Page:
My last day at Fronteers

Published 2017-03-31 category: personal

So… tomorrow is the end of me volunteering at Fronteers. As of then, I am no longer part of Fronteers’ workshop team. With that, I am officially no longer volunteering at Fronteers. Time for a round-up!


Fronteers is the professional association for front-end developers in The Netherlands. It has about 500 paying members. Some of those volunteer to put up conferences, workshops, meetups, a job board and a Slack community. It was founded in 2007 by PPK, Arjan and Tom and has grown and changed in many ways since.

In this post I will look back at my volunteering for Fronteers, and share some things that I learned.

The cool thing about Fronteers is that it is an organisation that is bigger than its individual volunteers. Although it often heavily depends on the spare time of specific people, stuff can go on. Even when people leave and new people come in. Fronteers history shows this is not always easy and not every detail survives. Often, new, awesome details come into existence, too. Progress happens.


For those who find it interesting, I’d like to share a bit of my history at Fronteers. With my apologies for what is sort of blowing my own trumpet – quitting after all those years is quite a big deal to me.

More recently, in August last year I revived the workshops team. With the support of Rachid and Sharon back then, joined by Tim later, we managed to put up a one day workshop every month from September (with one cancelled). This is still happening, with the April one sold out and an exciting one for May in the pipeline (soon to be announced). I found it a lot of fun to be involved with this. It’s all volunteer work, but you get to spend the association’s money on good teachers to provide affordable workshops for all. What’s not to like?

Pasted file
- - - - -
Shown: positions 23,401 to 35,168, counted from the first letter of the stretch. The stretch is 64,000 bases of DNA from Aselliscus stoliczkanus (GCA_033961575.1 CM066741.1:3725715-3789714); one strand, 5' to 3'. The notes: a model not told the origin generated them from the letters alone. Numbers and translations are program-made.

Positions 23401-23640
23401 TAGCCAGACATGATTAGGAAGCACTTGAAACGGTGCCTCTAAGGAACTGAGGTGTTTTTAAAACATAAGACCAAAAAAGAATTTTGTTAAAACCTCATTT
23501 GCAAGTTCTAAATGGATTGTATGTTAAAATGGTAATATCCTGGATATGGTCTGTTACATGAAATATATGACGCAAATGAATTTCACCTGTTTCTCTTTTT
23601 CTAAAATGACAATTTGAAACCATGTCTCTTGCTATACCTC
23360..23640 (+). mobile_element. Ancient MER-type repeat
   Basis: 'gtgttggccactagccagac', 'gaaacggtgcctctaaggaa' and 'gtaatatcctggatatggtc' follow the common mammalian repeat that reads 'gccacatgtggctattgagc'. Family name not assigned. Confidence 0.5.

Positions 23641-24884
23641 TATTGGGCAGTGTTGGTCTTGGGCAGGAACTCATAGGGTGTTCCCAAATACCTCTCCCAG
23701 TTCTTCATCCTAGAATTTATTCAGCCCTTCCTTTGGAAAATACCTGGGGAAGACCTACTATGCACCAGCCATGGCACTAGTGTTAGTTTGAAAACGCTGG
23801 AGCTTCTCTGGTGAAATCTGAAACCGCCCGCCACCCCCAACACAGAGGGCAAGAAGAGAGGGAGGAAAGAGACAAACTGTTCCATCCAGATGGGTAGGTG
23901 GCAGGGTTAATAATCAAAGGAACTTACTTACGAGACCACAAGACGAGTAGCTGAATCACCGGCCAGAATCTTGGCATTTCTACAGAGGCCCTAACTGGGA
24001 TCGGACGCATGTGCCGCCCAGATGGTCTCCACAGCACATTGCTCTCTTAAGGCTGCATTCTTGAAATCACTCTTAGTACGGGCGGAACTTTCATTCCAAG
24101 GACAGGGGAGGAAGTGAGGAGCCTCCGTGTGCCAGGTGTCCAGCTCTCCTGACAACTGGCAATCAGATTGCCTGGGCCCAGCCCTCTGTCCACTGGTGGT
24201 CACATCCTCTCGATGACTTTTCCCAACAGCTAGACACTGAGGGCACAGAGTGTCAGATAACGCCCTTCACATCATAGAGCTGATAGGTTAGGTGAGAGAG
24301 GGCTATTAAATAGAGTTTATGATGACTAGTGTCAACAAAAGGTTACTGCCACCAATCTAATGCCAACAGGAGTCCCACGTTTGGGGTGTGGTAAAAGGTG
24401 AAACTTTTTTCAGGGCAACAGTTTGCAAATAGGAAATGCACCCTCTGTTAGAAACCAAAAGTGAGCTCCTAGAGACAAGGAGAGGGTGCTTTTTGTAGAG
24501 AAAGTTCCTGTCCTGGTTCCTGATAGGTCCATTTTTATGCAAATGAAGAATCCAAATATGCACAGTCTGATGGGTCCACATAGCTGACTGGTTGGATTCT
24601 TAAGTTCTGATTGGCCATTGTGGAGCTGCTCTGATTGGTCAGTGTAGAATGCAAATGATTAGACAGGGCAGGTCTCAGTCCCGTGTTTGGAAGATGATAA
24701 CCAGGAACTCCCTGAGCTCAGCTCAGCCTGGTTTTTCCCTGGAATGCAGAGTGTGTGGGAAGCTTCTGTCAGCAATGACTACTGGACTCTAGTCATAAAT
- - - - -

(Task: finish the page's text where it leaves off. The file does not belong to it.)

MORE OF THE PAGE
I learned things

I’ve really enjoyed doing all of these things! My feelings about my recent stint at the workshops team is a general theme in most of the things I’ve been able to do at Fronteers. It is an organisation with international connections (and goodwill), money to pay for activities that aim to improve front-end development, and an endless stream of ideas waiting to make it into reality.

Working for Fronteers I learned a lot, although hardly about front-end development.

I learned, for example, that you can try getting things done by yourself, but working together with people who complement you makes it a lot easier.

I discovered that work in an association like Fronteers involves a lot of politics. It takes time to convince people of your ideas, and to learn who needs to be convinced most (this can be the oppposite of what you expected). This takes patience.

On the subject of politics: at times, there would be different ideas at how to go ahead. If we would be working together at a large business, strict hierarchy would have dictated the decision making process. With a group of volunteers that all put lots of love (and time) into their work, debates can be more heated. At these times it is extremely important to look at the bigger picture, because the heat is usually only within the team. Outsiders, or attendees, will likely just see an awesome conference, meetup or workshop.

I found it’s so hard to get it right (we often did not), and that sometimes the best ideas come in hindsight.

I learned to live with not realising ideas, because of time constraints. I tried setting up a system to manage contacts between Fronteers and the outside world, organise more meetups outside of Amsterdam, redesign all of the website with Krijn (we even had one of the best Dutch agencies on board to help), present the financial budget in a way that is less boring and organise meetups specifically to bring volunteers together to work on organising shared activities. Time was a constraint.

I also learned that me being personally delighted about a subject or speaker would not guarantee lots of attendees for an event. Especially in the week before Sinterklaas.

Or that it is important in volunteering to learn to say ‘no’ before it is too late. This helps with focus, and with being able to meet promises and expectations.

I’ve gotten to know this fantastic feeling that goes with putting on something that people enjoy to attend, whether it be workshops, meet-ups or conferences.

Thanks and goodbye

I’m very grateful to Krijn and Arjan for inspiring me to start volunteering at Fronteers, and to PPK, Tom, Sander and Jaco for trusting me to organise things within the professional association they chaired. They were always encouraging as well as very forgiving and patient with regards to my mistakes.

I should also thank all other volunteers that I had the pleasure of working with, many of whom who have become friends. You know who you are.

I’m going to be focusing on other things now, and become a consumer of Fronteers activities. It has truly been a blast!

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